Who had the worst 24 hours in Washington? Hillary Clinton

By Dave Andrusko

Hillary Clinton, Debbie Wasserman Schultz, and Bernie Sanders

Hillary Clinton, Debbie Wasserman Schultz, and Bernie Sanders

At the Washington Post, they have a feature asking who had the “worst week in Washington?” If there was an award for the worst 24 hours, clearly it would go to the presumptive Democratic presidential nominee, pro-abortion Hillary Clinton.

(Although Democratic National Committee Chair, Rep. Debbie Wasserman-Schultz ,who may be on her way out the door, could be a close second. But the two go together.)

You no doubt heard that the long-simmering scandal-in-the-making question of Clinton’s use of a private email server while serving as Secretary of State just got a whole lot hotter and a whole lot less “potential.”

To quote Reuters

Democratic presidential candidate Hillary Clinton’s use of a private email server while U.S. secretary of state broke government rules and was not approved by State Department security officials, according to an internal government watchdog’s report released on Wednesday.

Clinton’s use of the private email server in her home in Chappaqua, New York, for government purposes has prompted several investigations, including an ongoing probe by the Federal Bureau of Investigation. The email controversy has hung over her campaign for months.

Added POLITICO

The report represents the latest pushback — in this case by a nonpartisan government entity — against her campaign’s claim that she did not break any rules and that her use of a private server was completely allowed.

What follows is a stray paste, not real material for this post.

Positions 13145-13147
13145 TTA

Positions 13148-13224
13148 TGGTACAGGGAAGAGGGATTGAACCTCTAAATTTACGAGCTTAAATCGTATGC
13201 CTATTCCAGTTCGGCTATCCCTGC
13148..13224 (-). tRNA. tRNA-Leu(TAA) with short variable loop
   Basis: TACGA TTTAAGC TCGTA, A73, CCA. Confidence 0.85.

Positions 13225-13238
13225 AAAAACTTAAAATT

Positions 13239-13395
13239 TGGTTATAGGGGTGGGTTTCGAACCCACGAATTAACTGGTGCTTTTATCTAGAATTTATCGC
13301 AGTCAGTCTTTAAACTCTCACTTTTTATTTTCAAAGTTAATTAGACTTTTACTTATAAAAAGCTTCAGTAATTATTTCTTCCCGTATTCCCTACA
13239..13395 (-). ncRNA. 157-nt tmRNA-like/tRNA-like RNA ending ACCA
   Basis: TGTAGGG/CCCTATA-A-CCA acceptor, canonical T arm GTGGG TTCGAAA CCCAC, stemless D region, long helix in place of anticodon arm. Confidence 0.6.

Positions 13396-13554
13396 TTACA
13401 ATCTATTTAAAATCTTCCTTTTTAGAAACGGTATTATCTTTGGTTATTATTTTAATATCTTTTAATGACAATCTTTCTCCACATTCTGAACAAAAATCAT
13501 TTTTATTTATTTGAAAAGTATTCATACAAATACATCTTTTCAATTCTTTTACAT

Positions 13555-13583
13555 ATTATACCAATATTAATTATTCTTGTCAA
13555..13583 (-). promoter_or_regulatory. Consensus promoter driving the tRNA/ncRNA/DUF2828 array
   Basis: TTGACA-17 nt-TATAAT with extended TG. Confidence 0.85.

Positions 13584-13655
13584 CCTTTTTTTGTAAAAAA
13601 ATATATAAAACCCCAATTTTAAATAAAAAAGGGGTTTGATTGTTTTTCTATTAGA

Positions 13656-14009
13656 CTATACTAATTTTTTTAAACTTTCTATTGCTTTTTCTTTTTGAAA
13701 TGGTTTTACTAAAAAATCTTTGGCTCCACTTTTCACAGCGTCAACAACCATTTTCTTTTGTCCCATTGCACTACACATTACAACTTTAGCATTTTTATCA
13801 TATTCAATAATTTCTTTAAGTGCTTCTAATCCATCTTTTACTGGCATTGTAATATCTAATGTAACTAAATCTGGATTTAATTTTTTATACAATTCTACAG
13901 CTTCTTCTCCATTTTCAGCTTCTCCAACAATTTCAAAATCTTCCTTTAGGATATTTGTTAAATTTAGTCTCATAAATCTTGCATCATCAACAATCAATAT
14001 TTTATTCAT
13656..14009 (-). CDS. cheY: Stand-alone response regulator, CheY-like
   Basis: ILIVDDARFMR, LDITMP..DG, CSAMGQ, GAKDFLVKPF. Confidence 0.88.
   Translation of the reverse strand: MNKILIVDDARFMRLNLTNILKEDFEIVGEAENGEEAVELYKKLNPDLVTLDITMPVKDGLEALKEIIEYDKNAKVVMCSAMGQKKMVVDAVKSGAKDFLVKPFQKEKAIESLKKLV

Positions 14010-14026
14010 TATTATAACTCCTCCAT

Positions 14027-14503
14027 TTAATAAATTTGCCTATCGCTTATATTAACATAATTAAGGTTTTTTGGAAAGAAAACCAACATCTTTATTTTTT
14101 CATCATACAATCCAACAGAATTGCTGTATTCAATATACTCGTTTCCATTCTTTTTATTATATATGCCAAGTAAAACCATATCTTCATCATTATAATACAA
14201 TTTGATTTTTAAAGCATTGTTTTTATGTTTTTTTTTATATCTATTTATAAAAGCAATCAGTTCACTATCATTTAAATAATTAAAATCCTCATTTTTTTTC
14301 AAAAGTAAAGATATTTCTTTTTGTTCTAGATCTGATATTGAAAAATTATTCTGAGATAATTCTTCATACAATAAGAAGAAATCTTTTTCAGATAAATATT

Meanwhile, with the huge California presidential primary coming up June 7, more internecine fighting between Democratic Socialist Sen. Bernie Sanders and the Democratic Party. This week Sanders said if he becomes president, he would ask Wasserman Schultz to step down.

According to CNN

Democratic senators are discussing whether Democratic National Committee Chairwoman Debbie Wasserman Schultz should be removed as the head of the party because she has become “too toxic” in the ongoing Democratic civil war.

“There is a lot of sentiment that replacing her would be a good idea. It is being discussed quietly among Democratic senators on the floor, in the cloakroom and in lunches,” a senior Senate Democratic source told CNN on condition of anonymity to discuss private talks among lawmakers.

Added the Hill, whose story first reported on the possible ouster

Wasserman Schultz has had an increasingly acrimonious relationship with the party’s other presidential candidate, Bernie Sanders, and his supporters, who argue she has tilted the scales in Clinton’s favor.

“There have been a lot of meetings over the past 48 hours about what color plate do we deliver Debbie Wasserman Schultz’s head on,” said one pro-Clinton Democratic senator.

The lawmaker said senators huddled on the chamber floor last week to talk about Wasserman Schultz’s future and estimated that about a dozen have weighed in during private conversations.

“I don’t see how she can continue to the election. How can she open the convention? Sanders supporters would go nuts,” said the lawmaker, who requested anonymity because of the sensitive nature of the discussions.

At the same time, however, according to the Hill’s Alexander Bolton

There is no indication Wasserman Schultz, who is also a Florida congresswoman, has any plans to leave her post. And Senate sources stress that a final decision won’t be made until Clinton and Sanders negotiate some type of deal aimed at healing the party. President Obama, who selected Wasserman Schultz as chairwoman in 2011, is expected to play a major role in any such talks.

The next few days before the California primary will be something else. Oh, by the way, Sanders campaign has asked for a recanvass of voting in the Kentucky May 17 primary that he lost to Clinton by less than 2,000 votes.